As gender roles and rules have loosened, some men — dubbed Sensitive New Age Guys (SNAGs) — have dared to let their softer side show. But many men remain confused about how much they can dare to share. “In one breath a woman says she wants us to be emotionally open,” says Westover, who is divorced. “In the next she wants us to be her rock. Women are asking us to perform these incredible emotional gymnastics, and it is messing with our heads. Men don’t have a road map or a role model to show us how to be both emotional and strong.”

Why Men Explode
Although women get angry just as often as men, rage remains the prototypical male emotion. “My kids still talk about my ‘freak-outs,'” says Kim Garretson, 54, a corporate strategist in Minneapolis, who once erupted into volcanic fury in a restaurant when served a still-frozen entrée. “I didn’t express much of anything, but once in a while, I’d just blow.”

Why do so many men lose their tempers? “The rage comes because there’s so much frustration when you cut off something that is you. Yet that’s what men do, because they’re afraid that if you give emotions an inch, they’ll take a mile,” says psychologist Kenneth W. Christian, PhD, author of Your Own Worst Enemy. “If you don’t develop all of yourself in some way, if you don’t learn how to work with your emotions, you’re a shadow figure, a small truncated version of yourself. It’s only a matter of time until the house of cards that you are falls apart.”

For Kim Garretson that day came four years ago when he was diagnosed with prostate cancer. As often happens when illness strikes men, he realized he had nothing to lose, and everything to gain, by letting himself feel. “I’m no longer afraid of expressing almost any emotion, ” he says. “I get anger out with my quick, sharp tongue and move on. I use humor as an outlet. I’ve reconnected with old friends. I talk about the big questions of life. I search for spiritual meaning. I am so full of exuberance and joy that my wife describes me as giddy.”Guys, Try These
In his Dirty Harry days, Clint Eastwood never flinched. Now as a husband, father and Oscar-winning director of movies that explore the depths of men’s souls, the tough guy has turned tender — but not talkative. “The men who hide their emotions the most may in fact be the most sensitive,” observes Christian. Yet men can become more emotionally expressive without tears or fears. Here are some ways to start:

Develop a creative outlet. Hobbies like painting or playing a musical instrument can tap into a man’s soul. Remember that much of the world’s greatest art, music and literature was created by the allegedly emotionally challenged sex.

Release stress and anger through exercise. “When you get to the breaking point where you just want to put your head through a wall, taking a ten-minute time-out isn’t enough to calm down,” says Westover, who in moments of extreme emotion finds a place to drop to the floor and do push-ups.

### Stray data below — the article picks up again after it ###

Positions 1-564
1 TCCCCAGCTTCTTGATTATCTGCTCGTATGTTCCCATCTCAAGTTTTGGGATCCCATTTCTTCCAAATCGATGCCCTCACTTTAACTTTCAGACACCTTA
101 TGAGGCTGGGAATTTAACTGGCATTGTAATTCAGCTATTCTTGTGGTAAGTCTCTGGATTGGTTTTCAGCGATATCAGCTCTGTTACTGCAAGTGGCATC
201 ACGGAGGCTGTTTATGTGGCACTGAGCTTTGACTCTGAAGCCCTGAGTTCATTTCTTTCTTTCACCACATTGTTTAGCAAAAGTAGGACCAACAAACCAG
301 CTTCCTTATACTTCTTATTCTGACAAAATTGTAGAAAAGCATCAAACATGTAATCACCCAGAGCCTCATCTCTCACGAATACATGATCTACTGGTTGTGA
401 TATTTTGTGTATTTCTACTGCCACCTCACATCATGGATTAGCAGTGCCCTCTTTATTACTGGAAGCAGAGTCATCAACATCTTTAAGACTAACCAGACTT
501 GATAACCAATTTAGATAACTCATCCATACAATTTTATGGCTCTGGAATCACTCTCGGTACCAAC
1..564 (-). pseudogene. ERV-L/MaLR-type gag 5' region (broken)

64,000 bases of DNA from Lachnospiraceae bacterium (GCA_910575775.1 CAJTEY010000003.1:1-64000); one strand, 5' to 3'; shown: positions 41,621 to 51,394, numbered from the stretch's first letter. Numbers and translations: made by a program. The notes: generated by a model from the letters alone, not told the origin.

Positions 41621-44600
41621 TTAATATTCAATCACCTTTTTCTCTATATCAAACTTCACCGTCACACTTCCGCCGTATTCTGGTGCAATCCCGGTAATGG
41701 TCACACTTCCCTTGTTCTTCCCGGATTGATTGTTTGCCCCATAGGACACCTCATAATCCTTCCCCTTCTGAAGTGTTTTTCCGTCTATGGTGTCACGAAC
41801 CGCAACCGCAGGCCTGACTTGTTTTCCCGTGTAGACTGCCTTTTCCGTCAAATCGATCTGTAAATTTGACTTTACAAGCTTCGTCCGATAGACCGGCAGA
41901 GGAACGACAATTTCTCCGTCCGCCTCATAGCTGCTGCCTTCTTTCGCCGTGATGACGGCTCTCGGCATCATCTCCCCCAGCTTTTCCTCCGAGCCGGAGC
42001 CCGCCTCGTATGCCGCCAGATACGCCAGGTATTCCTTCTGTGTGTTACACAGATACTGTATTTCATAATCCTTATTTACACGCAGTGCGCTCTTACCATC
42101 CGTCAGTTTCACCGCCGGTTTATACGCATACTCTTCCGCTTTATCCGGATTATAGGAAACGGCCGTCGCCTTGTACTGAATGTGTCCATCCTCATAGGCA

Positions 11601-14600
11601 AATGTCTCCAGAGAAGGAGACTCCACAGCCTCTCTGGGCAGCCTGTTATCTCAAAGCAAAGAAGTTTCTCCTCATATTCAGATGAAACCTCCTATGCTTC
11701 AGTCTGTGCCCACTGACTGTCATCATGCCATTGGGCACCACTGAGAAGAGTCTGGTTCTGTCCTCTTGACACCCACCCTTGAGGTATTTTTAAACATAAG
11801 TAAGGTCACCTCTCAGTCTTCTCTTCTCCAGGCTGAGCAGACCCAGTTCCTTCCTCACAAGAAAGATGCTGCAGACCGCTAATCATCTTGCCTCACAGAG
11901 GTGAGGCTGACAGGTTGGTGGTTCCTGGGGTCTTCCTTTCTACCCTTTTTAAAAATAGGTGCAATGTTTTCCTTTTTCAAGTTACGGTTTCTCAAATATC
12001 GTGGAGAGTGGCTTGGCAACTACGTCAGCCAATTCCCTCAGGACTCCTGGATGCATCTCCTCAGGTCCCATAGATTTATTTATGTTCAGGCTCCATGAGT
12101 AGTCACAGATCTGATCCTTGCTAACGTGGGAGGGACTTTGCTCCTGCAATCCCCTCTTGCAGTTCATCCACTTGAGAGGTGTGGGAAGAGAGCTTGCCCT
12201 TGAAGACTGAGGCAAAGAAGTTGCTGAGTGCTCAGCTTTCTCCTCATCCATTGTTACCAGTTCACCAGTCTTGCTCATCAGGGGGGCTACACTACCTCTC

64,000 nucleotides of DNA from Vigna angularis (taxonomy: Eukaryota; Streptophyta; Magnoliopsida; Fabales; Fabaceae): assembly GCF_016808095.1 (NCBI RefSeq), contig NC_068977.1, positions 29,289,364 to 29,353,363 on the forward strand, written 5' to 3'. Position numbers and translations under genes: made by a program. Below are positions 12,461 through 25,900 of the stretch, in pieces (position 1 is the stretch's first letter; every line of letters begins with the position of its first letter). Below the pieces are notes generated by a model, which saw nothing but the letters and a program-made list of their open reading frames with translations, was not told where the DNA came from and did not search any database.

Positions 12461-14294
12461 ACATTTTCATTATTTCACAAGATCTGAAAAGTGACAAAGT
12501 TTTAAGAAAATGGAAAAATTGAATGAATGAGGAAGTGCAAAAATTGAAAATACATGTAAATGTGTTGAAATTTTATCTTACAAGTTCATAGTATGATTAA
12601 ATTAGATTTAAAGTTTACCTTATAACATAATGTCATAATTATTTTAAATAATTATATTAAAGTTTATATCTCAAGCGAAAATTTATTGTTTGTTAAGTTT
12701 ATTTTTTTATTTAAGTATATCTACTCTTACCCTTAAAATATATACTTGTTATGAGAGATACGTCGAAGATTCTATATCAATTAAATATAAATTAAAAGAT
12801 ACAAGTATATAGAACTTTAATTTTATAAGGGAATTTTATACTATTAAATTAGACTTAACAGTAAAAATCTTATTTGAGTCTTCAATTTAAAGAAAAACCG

Try expressing “a little” emotion. “Start with feelings you can control, find a sympathetic ear and use the term ‘a little,'” suggests Coleman. Saying you feel “a little” sad or “a little” scared feels safer than a full declaration of vulnerability.

Lean into the discomfort. “Rather than avoiding a feeling that you’re not sure how to handle, move toward it,” says psychologist Travis Bradberry, PhD, co-author of The Emotional Intelligence Quick Book. “Learning to handle emotions takes time and practice because you need to retrain your brain, but it does get easier.”

Women Be Aware
“A man is like a hermit crab,” says businessman Chris Schroder. “If we trot out our emotions and get burned, we’ll roll right back into that shell and may not come back out. We can’t be bullied or cajoled into sharing our emotions. We have to be seduced over a period of time until we feel safe.”

Here are some ways you can help your man become more comfortable with his emotions:

Talk side-by-side rather than face-to-face. “Getting in a man’s face makes him feel competitive or confrontational,” says psychologist David Powell. Rather than facing him across a table, sit next to your husband.

Do something physical together. When you hike or bike, a man’s defenses come down. Let topics bubble up naturally, but don’t force a man to walk and talk, or he may balk.

Watch a guy flick. “There’s a 95% tear factor when a group of men watch Field of Dreams,” says Powell. “Sports are the archetypal bond between men and their fathers, and for most men the most primitive and important relationship in their life is with their dads.” Don’t try to dissect the movie or analyze his childhood. Just be present.

Don’t press a man to talk about a bad day. “If he’s spent the day struggling, he may just want to get away from the pain,” says psychologist Ken Christian. “What’s the point of being miserable all evening when that won’t solve the problem?”

Show, don’t tell. Talk may be a woman’s favorite form of foreplay, but men view sex as a form of communication. “We men express so much of our emotions physically,” says psychologist Powell. “Sex is our way of expressing affection.” Rather than pressing a man to translate feelings into words, speak his language.

Let men know what emotional support you need. In her research, psychologist Lisa Neff, PhD, of the University of Toledo found that husbands can be as emotionally sensitive and supportive as wives, but often their timing is off. “Men aren’t oblivious, but wives need to let them know what they want and when they need it.”

Say what he means to you. “At a quiet moment, ask your husband, ‘Have I ever made you feel that I don’t admire and respect you more today than when we first met?’ ” suggests psychiatrist Mark Goulston. “Tell him that you feel blessed to have him in your life, and you’re sorry if you don’t let him know that often enough. Most men’s jaws will drop.”

Reader's Digest
Originally Published in Reader's Digest